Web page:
November 27, 2002

Volume 38 Issue 44

By Scott Tobias  


The Onion: Ms. 45 has the distinction of being considered a sort of feminist exploitation film. Do you think that's a fair description?

Abel Ferrara: Well, it was written and made by men, though Zoë [Lund, the lead actress, who died in 1999] was a driving force. I wouldn't belittle the film by calling it feminist. For that matter, I wouldn't trash the feminist movement by associating it with that film. [Laughs.] The movie starred and was about a powerful woman. Same with 'R Xmas. There are so few films you see like that, which depict women who are as mysterious and as beautiful and as powerful as they are in real life.

O: What was your working relationship like with Lund on that film and Bad Lieutenant?

AF: At the time, Zoë was only 17. And pure. [Laughs.] Zoë was a very brilliant, on-the-money chick. Zoë rules. Zoë reigns. You listened to Zoë in five languages. I remember being at Cannes doing the press conference for Bad Lieutenant. Me and Harvey Keitel were just sitting there with our sunglasses on. No matter who the question was aimed at and no matter what language, she didn't need the headsets. She answered the fucking question in the language it was asked, no matter who it was directed to. It finally got to the point where a journalist would ask, "Could Harvey please answer the question?" And she was like, "I'll tell Harvey when he will answer. I'll tell Abel when he can talk."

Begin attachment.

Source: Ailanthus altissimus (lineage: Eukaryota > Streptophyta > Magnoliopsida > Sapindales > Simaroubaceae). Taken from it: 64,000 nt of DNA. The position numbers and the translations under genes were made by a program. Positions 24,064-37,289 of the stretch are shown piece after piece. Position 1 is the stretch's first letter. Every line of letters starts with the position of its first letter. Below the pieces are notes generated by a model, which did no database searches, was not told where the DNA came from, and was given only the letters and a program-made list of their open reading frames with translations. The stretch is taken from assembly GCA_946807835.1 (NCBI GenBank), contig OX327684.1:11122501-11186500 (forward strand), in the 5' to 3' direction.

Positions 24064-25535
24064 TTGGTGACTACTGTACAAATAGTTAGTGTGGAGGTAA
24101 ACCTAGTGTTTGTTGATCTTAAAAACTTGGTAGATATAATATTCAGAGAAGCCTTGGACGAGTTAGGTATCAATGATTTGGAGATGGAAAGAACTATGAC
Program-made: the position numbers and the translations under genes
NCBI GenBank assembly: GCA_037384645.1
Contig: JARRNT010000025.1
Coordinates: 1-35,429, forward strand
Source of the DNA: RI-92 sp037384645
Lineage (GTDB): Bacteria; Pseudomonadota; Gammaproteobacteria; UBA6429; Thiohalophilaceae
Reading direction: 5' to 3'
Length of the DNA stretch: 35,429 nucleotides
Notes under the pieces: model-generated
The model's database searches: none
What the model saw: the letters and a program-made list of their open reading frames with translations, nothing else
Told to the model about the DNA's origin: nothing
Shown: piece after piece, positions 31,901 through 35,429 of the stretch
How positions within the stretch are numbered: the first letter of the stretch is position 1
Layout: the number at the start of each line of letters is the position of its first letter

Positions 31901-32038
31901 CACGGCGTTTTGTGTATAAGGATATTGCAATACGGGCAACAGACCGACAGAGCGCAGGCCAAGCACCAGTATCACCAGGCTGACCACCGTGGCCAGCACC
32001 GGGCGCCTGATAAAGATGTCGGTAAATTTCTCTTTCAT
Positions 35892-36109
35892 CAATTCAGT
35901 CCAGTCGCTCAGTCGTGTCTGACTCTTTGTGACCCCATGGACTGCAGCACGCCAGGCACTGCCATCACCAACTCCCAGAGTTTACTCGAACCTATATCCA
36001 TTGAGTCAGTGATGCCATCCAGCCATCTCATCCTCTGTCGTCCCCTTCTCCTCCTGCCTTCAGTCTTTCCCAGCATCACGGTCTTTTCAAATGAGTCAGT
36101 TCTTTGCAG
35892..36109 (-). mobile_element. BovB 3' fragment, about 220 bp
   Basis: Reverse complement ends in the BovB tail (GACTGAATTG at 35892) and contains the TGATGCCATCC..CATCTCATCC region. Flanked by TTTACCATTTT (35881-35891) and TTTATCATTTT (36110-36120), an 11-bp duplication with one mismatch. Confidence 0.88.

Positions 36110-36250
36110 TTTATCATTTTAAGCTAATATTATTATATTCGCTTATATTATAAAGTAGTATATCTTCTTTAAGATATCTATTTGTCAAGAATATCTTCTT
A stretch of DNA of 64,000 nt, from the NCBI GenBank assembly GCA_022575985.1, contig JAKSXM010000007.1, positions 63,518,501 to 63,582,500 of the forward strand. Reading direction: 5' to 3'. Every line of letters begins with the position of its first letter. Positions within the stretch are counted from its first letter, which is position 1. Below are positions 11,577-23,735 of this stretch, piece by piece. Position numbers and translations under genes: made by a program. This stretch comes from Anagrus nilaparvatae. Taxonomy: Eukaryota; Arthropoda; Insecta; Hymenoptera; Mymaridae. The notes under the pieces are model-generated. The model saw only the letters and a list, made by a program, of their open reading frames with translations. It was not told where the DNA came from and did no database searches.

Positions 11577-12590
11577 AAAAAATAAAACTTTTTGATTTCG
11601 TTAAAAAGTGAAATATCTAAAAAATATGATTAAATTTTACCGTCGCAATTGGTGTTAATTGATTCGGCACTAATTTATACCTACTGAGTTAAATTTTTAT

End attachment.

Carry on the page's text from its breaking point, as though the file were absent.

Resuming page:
O: How did you discover her?

AF: After Saturday Night Fever, this genius producer was doing this search for the lead character in a movie called Times Square. Times Square was the follow-up to Saturday Night Fever, and as big a hit as Saturday Night Fever was, that's as big a bomb as Times Square was. They had a million-dollar talent search. They went to every city. They played up the auditions as a publicity stunt, the search for an unknown for the lead role. Zoë came in third. I happened to know the guys who were doing that casting search, and they said, "We've got the girl for you. We can't tell you her name now, but we know they're not going to use her, because she's too whacked for these people. But she's awesome." So for a $60,000 movie, we had a million-dollar talent search. [Laughs.] I can't remember who they finally got for the lead in Times Square... Hold on a minute. [Flips through Videohound's Golden Movie Retriever.] Okay, Times Square. "A 13-year-old girl learns about life on her own when she teams up with a defiant, antisocial child of the streets. Unappealing and unrealistic." [Laughs.] Trini Alvarado, that was the girl they found for the part.


Complete interview at The Onion.